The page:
Applying property based testing for various algorithms using Scala check

#1

I am trying to use property based testing for this program. But I am not sure how to go about it or if it is even appropriate to use here? I have done property based testing for this program. But that is just an implementation of merge sort and using property based testing seems natural there.

But I am not able to comprehend applying property based testing to a lot of other programs (Eg :- functions that take in Maps as arguments with type parameters, functions that take root node of a tree as a parameter etc)

#2

I’m often struggling with property-based testing, too.

Generating instances of complex data types (like custom trees you mention above) works beautifully with generators. As for generic types I don’t know a solution - one can express the properties with full generics, but for running the checks one needs to specify concrete types. I usually choose a handful “pars pro toto”. If there’s a better way, I’d love to hear about it.

The biggest problem for me usually is finding the “laws” for the concepts (hard), and expressing them in a way that doesn’t copy the implementation under test or provide a full-fledged alternative implementation (even harder).

For example, the property I naively came up with for your code is this:

def mergeProp[T : Arbitrary : Cogen]: Prop =
  Prop.forAll { (ms: Seq[Map[String, T]], f: (T, T) => T) =>
    ms.nonEmpty ==> {
      val allKeys = ms.map(_.keySet).reduce(_ ++ _)
      def expVal(k: String): T = {
        val allVals = ms.flatMap(_.get(k).toSeq)
        allVals.tail.foldLeft(allVals.head)(f)
      }
      val res = MergeMaps.merge(f, ms:_*)
      res.keySet == allKeys && allKeys.forall(k => res(k) == expVal(k))
    }
  }

(EDIT: minor code gardening)

…where the last line could be replaced with:

      val exp = allKeys.map(k => (k, expVal(k))).toMap
      res == exp

…showing clearly it’s an implementation rather than a spec. :confused:

Any ideas for more “abstract” properties?

Best regards,
Patrick

#3

Hey, I think it is a good start! The generator thing is really useful :slight_smile:

Yeah, I agree with you that it tilts more on the side of implementation detail.

A question here though,
Can this be replaced

    allVals.tail.foldLeft(allVals.head)(f)

with
allVals.reduce.(f) ?
Also, are you interested to contribute to the repo? You could push your example test just in case you are interested :slight_smile:

#4

Yes, indeed, much better. I’d probably explicitly use reduceLeft here (of which reduce is just an alias), just to make it obvious that f is not guaranteed to be associative.

Sure, why not? :slight_smile: PR sent.

Just a few unrelated notes on the project:

  • I’d suggest to use proper package names based on a domain you own (if in doubt: io.github.ashwinbhaskar should do as a prefix, i.e. io.github.ashwinbhaskar.scalaway.divideandconquer, etc.)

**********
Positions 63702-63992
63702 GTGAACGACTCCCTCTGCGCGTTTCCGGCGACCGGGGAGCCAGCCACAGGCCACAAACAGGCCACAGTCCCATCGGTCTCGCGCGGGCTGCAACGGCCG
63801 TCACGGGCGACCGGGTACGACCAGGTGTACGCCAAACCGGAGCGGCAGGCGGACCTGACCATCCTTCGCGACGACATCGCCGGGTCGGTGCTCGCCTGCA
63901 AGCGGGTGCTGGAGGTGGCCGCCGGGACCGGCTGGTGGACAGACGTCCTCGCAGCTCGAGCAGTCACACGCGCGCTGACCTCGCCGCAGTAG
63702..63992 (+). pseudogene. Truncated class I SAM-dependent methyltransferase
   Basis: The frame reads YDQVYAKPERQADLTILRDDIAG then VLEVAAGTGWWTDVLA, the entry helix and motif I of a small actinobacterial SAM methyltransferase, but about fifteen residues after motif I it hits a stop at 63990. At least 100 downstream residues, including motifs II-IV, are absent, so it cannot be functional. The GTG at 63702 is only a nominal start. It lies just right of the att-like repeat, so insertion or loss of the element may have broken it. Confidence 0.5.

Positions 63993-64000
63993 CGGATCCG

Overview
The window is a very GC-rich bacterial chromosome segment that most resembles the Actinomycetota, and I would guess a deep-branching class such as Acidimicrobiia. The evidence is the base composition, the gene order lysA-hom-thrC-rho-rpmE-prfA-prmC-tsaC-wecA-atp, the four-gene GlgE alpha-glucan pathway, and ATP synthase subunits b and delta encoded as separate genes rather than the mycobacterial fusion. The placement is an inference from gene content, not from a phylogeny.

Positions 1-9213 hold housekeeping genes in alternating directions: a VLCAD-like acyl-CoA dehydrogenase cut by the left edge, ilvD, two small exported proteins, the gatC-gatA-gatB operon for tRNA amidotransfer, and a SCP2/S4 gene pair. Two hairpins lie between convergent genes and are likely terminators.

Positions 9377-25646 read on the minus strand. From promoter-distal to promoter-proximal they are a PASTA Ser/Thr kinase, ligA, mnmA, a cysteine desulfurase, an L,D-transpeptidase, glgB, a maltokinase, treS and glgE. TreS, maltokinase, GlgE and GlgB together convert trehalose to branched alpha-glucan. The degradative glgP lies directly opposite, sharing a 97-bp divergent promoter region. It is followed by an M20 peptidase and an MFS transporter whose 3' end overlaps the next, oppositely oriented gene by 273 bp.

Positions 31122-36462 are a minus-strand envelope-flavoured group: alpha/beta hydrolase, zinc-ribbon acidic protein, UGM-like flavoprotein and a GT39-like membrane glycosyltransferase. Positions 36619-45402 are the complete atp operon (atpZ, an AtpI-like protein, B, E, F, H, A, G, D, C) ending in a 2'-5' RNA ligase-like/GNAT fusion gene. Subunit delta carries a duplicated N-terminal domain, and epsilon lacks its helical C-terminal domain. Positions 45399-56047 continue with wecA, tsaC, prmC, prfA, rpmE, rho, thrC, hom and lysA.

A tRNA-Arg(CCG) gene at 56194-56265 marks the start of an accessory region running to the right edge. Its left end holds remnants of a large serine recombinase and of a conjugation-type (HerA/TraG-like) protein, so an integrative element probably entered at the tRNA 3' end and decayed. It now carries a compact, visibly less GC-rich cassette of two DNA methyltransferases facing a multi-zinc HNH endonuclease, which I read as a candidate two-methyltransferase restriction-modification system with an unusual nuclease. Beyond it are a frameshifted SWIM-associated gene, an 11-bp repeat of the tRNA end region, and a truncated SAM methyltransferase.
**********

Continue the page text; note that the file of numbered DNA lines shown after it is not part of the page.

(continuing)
• Test cases should also reside in proper packages (usually the same as the class under test).
  • The .idea folder shouldn’t be checked in, that’s part of the individual local setup.

Best regards,
Patrick

#5

Cool! Accepted the PR. Will make the changes that you suggested soon!

#6

Just for the kicks, another variant: More fine-grained/separated properties, easier sharing of properties for varying generic types.

import org.scalacheck._

class MergeMapsProperties extends Properties(name = "MergeMaps") {

  val builders: Seq[Builder[_]] =
    Seq(
      new Builder[Int]("int"),
      new Builder[String]("string"),
      new Builder[Map[String, Int]]("map"),
    )

  for {
    b <- builders
    (n, p) <- b.props
  } property(n) = p

  class Builder[T : Arbitrary : Cogen](protected val ext: String) {

    private type M = Map[String, T]

    def props: Seq[(String, Prop)] = {
      import Prop._
      import MergeMaps._
      Seq(
        "chains" ->
          forAll { (ms: Seq[M], m: M, f: (T, T) => T) =>
            merge(f, merge(f, ms: _*), m) == merge(f, ms :+ m: _*)
          },

        "keys" ->
          forAll { (a: M, b: M, f: (T, T) => T) =>
            merge(f, a, b).keySet == (a.keySet ++ b.keySet)
          },

        "vals" ->
          forAll { (a: M, b: M, f: (T, T) => T) =>
            val merged = MergeMaps.merge(f, a, b)
            def cmb(x: M, y: M): Boolean = x.keySet.intersect(y.keySet).forall(k => merged(k) == f(x(k), y(k)))
            def id(x: M, y: M): Boolean = x.keySet.diff(y.keySet).forall(k => merged(k) == x(k))
            cmb(a, b) && id(a, b) && id(b, a)
          }
      ).map { case (n, p) => s"$n/$ext" -> p }
    }

  }

}

EDIT: minor code gardening

No idea if this brings me any closer to property-based testing satori, or if it leads me farther astray from it. :slight_smile:

Best regards,
Patrick

#7

Check this contribution by a Haskell guy. He seems to have approached property based testing differently.

#8

I’m not a Haskell pro, so I may be missing something crucial, but this looks rather odd to me. (I also couldn’t get the cabal project to build/test at all at a quick stab.)

The transformBSTcommutes property doesn’t seem to type check - transformBST has type Tree a -> Tree a, but here it is applied to arbitrary Traversable instances. (There seem to be other problems across the code, as well.)

If this property worked, it wouldn’t specify much about transformBST - the identity function would trivially satisfy it, for example. On the other hand, one could imagine values for f that would leave the property unsatisfied.

#9

Ahh okay. I did not try it out. As the PR is not yet merged. Seemed interesting looking at the code. I guess I will look into it a bit more deeply and try running it and get back to you on this.